The 21-year-old junior from Brooklyn, N.Y., has averaged 18.1 points, 2.9 assists and 2.1 steals per contest this season.
He elevated his game for the Big East and NCAA tournaments on both ends of the floor, willing his way to the hoop and doing everything possible to stifle opposing backcourts.
Smith's numbers from the Big Dance are staggering: 26 points per game, 3.3 steals per game and 54 percent shooting. His ambition and success on the college hardwood are undeniable, but how does "Russdiculous" project to the NBA?
Speed and aggression are the hallmarks of Smith's game. He excels as a slasher, transition scorer and pressure defender.
Not only does he possess a lightning-quick first step, but his second and third steps are equally blistering. In the halfcourt setting, all it takes is a small crack in the defense for him to burst to the rim and use his agility to get off a shot.
Smith is nearly impossible to corral in transition, as he goes end to end as fast as anyone.
As a scorer, there's not a shot he doesn't like. The positive side effects are his ability to shoot off the catch or the dribble and his flexibility to drive right or left. He's adept at shielding with his body, fighting through contact and using his elusiveness to dart around defenders.
Smith uses that same quickness to apply bothersome pressure on opposing ball-handlers. He can stay in front of anyone, and his speed allows him to make aggressive plays with his hands and force turnovers.
He has a tremendous feel for when to pickpocket foes and when to deflect passes, and that's reflected in his career Big East-leading steal percentage of 5.2. NBA executives will consider his value as a tenacious on-ball defender coming off the bench.
Just as his ambition and aggression produce his strengths, they also expose his flaws.
His confidence and proclivity to score frequently leads him to trouble, as he drives into a wall of defenders with no way out.
Smith seems to have a one-track mind through his first two or three dribbles, and by the time he realizes he should pass, it's too late.
DraftExpress.com's Mike Schmitz assembled a revealing series of clips that show just how shaky the Cardinals star is from a facilitating standpoint:
The other major deficiency in Smith's style of play is his decision-making and shot selection. He is exceedingly aggressive and often fails to remember what a "quality" or "high-percentage" shot is.
Someone with his shooting skills should be converting more than 33 percent of his threes. The only reason Russ shoots a below-average percentage is because he attempts countless shots with high degrees of difficulty.
This questionable shot selection also includes his drives to the rim, where he often bites off more than he can chew. At 6'1", he needs to better understand when he is overmatched physically.
Despite his high conversion rate in the tournament, he's going to need to demonstrate a lot of discipline in pre-draft camps and tournaments.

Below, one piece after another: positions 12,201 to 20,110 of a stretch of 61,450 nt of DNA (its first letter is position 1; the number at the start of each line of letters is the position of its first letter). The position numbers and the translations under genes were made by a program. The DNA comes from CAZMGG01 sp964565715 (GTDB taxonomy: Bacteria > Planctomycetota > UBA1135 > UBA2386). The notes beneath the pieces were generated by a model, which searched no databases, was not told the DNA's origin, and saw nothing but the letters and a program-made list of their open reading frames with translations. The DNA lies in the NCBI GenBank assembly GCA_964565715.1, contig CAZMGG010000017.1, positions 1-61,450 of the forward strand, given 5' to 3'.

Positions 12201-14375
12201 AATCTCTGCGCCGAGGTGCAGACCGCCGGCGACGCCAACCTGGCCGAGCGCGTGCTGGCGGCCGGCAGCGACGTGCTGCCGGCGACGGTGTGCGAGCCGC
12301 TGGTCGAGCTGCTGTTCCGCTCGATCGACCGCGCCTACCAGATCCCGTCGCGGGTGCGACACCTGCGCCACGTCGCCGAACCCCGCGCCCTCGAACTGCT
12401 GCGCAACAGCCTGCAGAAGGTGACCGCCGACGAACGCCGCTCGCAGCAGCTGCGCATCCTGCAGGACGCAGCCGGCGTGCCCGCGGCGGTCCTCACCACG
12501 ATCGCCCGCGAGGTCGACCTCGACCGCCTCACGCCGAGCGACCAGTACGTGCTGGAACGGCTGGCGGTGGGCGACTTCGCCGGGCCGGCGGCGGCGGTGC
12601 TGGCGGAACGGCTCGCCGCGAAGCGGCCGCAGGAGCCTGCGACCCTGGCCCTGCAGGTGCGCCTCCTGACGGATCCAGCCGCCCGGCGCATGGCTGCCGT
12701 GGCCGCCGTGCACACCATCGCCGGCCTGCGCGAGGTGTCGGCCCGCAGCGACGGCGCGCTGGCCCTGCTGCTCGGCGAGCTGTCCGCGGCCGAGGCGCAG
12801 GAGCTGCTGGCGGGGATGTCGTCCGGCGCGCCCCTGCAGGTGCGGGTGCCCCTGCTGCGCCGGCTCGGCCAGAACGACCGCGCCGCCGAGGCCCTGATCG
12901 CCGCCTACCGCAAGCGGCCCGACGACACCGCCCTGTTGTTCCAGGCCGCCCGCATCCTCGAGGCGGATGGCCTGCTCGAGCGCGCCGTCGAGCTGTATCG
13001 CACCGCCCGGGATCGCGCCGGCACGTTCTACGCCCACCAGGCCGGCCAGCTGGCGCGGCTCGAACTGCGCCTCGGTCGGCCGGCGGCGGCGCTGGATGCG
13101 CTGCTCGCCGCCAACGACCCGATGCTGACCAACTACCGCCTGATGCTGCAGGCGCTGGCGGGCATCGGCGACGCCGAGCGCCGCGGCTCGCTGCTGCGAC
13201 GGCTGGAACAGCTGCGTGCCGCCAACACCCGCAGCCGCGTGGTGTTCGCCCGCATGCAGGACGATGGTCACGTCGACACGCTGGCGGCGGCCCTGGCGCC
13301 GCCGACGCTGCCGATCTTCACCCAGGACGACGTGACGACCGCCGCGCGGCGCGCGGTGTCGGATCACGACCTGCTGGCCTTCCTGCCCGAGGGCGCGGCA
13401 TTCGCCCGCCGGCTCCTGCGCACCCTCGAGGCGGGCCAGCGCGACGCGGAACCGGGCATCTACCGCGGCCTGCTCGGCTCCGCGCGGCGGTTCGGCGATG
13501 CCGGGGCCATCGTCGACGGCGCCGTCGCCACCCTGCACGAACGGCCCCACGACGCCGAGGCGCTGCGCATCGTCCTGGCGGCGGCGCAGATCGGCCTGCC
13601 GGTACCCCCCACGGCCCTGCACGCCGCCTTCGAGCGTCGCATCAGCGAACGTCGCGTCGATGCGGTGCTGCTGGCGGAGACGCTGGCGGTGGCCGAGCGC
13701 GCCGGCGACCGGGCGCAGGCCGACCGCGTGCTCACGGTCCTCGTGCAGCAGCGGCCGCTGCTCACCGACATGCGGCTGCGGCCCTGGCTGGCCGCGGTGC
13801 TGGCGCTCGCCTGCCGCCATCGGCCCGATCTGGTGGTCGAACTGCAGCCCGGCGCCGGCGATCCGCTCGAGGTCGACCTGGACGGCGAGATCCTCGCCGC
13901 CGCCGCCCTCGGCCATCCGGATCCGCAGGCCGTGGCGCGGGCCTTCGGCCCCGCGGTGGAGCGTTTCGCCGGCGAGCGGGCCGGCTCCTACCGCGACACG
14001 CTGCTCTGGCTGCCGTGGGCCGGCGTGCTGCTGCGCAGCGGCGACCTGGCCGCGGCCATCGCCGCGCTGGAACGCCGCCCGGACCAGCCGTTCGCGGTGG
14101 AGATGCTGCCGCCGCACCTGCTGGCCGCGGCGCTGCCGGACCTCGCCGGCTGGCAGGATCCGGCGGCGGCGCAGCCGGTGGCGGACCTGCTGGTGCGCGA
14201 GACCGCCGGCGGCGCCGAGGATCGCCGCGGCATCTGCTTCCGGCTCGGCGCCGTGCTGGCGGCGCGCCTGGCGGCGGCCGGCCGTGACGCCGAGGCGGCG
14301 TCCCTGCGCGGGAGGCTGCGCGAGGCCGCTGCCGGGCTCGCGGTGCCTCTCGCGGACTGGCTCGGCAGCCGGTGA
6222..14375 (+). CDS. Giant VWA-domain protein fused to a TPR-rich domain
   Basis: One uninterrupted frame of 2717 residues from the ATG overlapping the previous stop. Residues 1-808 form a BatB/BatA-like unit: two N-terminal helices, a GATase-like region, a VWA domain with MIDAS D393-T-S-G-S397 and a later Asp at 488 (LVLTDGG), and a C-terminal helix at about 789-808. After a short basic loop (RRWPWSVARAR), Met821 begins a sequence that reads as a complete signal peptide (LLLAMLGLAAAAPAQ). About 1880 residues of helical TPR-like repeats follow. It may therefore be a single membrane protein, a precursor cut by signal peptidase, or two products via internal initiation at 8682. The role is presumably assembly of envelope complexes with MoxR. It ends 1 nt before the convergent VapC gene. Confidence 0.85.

Intangibles: The Good and Bad
Smith's positive intangibles lie in his confidence and toughness for someone his size.
He has a determination, creativity and strength to finish plays that most other diminutive guards can't pull off. When his team is in a funk, he's not afraid to take over and make plays.
During the 2013 tourney, he's shown impressive toughness and leadership in overcoming his illness and leading Louisville to victory.
That same determination is committed on the defensive side. Smith, along with his backcourt comrade, Peyton Siva, constantly wear down opposing guards throughout the course of games. It often leads to a late-game edge for the Cardinals.
The wild-card intangible for potential coaches or executives is his unpredictable choices.
While I'm sure general managers love his enterprising approach, they are also wary of giving him the reins to their offense (especially because he's not a pure point guard).
NBA Player Comparison and Ideal Role
From a size and speed perspective, It's hard not to think of Charlotte Bobcats point guard Kemba Walker. The two have similar transition speed, start-and-stop quickness and, most importantly, scoring determination.
Due to his inferior floor general skills and shooting execution, Smith only projects to match Walker in a best-case scenario.
He's also being compared to Atlanta Hawks guard Lou Williams, one of the best bench scorers in the NBA. Even though they aren't the same player, Williams' role is something he should strive for. A worst-case scenario for Smith is an inefficient, unproductive version of Williams.
The best ex-NBA comparison is a perennial All-Star:
It's hard to watch Russ Smith and not think of Allen Iverson. If anyone's draft stock has raised it's his.— Tyler R. Tynes (@RealTylerTynes) March 31, 2013
While Smith is still figuring how to run an NBA offense possession by possession, he's best suited as a bench sparkplug. He'll supply airtight defense on most plays and direct the offense in the open floor.
His two-year goal should be double-digit production off the bench. Once he proves he can take care of a pro offense for a substantial stretches, then it's time to think about Kemba-type impact.
Overall 2013 Draft Outlook
Smith's short stature and below-average point guard skills pretty much keep him out of the first round of the draft.
On a positive note, his sensational tournament has turned him from a largely undrafted prospect to an attractive second-round option.
No one looking for a starting guard is going to select him. But those franchises looking to add depth and energy in the backcourt would be foolish not to take a flyer on him.
Expect him to get snagged late in the second round by the Indiana Pacers, Phoenix Suns or Orlando Magic, with Orlando being our official projection.
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